Ron Simon is Senior Curator for Television for Paley Center for Media, and as a devoted archivist and historian (and possible obsessive hoarder), he surely sees a kindred spirit in Marion Stokes. His ability to understand the extraordinary historical significance of what Marion created speaks to his expert insight. His admiration of her speaks perhaps to something else, more personal.
I find it interesting and odd that Ron sees a romantic love story behind the film’s pained narration by Marion’s long-suffering son Michael and her husband John’s reported fear of Marion learning of any interaction he had with his deserted daughter from a previous marriage. Marion’s son Michael Metelis was born to her first husband, who is seen in the film speaking of Marion’s “withering criticism” and her making it nearly impossible for him to maintain a relationship with his young son.
In Michael’s caring for the things his mother left behind — things she seemed to care about more than she did him, the emotion that was “palpable” to me was that of a neglected and rejected son still trying to please his deceased, controlling mother. Helen Highly Cynical suggests that the only love she sensed was between Marion and John’s money. My impression is that she managed to recruit John into her cult of one. But maybe I don’t understand the unique passion that beats in the hearts of hoarders.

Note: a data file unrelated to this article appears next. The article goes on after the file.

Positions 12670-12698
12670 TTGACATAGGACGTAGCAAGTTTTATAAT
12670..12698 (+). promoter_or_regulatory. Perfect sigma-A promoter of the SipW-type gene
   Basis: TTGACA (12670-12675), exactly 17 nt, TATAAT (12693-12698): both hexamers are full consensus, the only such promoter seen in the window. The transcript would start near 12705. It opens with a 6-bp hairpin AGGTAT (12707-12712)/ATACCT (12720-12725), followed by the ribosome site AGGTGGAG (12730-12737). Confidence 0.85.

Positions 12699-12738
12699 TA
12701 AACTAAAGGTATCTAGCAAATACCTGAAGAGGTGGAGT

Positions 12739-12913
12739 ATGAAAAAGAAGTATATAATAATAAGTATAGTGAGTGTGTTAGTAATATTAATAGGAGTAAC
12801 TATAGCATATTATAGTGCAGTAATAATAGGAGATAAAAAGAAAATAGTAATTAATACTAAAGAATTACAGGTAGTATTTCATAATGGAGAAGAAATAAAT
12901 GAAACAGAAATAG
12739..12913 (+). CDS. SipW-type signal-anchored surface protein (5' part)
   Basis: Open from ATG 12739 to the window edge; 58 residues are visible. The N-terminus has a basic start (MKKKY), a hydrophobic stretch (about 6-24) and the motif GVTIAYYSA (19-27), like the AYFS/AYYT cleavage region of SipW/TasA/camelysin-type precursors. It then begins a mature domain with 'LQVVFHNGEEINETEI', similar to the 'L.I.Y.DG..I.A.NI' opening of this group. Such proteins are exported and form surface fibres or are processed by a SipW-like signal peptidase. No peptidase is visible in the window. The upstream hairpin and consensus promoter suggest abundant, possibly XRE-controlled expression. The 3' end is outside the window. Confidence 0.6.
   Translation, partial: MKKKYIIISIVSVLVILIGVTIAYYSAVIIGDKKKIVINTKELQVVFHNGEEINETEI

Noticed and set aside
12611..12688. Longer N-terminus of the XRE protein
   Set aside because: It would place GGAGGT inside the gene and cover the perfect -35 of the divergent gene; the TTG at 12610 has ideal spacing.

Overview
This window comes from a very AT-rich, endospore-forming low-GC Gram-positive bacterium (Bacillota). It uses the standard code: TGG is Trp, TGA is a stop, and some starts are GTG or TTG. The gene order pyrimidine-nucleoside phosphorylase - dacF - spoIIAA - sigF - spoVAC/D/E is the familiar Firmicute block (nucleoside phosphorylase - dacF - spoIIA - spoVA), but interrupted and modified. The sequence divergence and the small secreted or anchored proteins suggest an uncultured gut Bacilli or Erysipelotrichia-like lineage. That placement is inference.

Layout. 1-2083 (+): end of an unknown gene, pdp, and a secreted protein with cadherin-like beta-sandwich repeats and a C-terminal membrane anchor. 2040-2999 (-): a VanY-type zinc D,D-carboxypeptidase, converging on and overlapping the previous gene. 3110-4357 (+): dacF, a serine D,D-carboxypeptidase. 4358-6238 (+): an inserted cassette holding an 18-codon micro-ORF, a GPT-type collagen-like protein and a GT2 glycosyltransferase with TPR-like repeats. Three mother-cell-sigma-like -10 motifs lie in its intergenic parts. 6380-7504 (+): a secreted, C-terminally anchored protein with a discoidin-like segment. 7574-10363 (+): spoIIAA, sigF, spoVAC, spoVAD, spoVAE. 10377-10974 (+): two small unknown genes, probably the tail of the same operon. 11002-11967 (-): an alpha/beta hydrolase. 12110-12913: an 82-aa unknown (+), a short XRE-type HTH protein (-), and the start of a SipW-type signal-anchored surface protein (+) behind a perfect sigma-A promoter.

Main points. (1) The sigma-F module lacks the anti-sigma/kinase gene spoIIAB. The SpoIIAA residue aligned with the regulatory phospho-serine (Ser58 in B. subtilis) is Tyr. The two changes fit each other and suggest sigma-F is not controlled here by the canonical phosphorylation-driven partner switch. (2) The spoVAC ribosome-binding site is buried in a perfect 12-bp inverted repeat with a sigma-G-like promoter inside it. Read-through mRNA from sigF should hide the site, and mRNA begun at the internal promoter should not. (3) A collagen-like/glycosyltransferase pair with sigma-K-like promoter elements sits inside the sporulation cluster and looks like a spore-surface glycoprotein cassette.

Engrossing as the film is, there is no joy in it, or in Marion’s compulsive collecting. The documentary portrays a reclusive woman who was so suspicious of the world that she secretly recorded using multiple TVs and VCRs and organized her life around changing the VHS tapes — not even trusting TIVO to know what she was recording. In the film, her personal chauffeur remembers Mrs. Stokes by her strict rules of “no talking” and “no touching.” Usually I am thrilled by stories of craziness giving birth to genius, but there was no brilliance in Marion’s obsession – only a dark world view against the flickering of TV tubes.
Savvy director Matt Wolf paints of complex portrait of a complicated woman, and it becomes something like a Rorschach test for viewers — seeing what you take away from it all. Any way you look at it, this is a fascinating and startling film. And Ron is clearly right to recognize the highly important story it tells about modern American history and the nature of television. The human story… that is something much more murky. But of course, that is what makes it so compelling.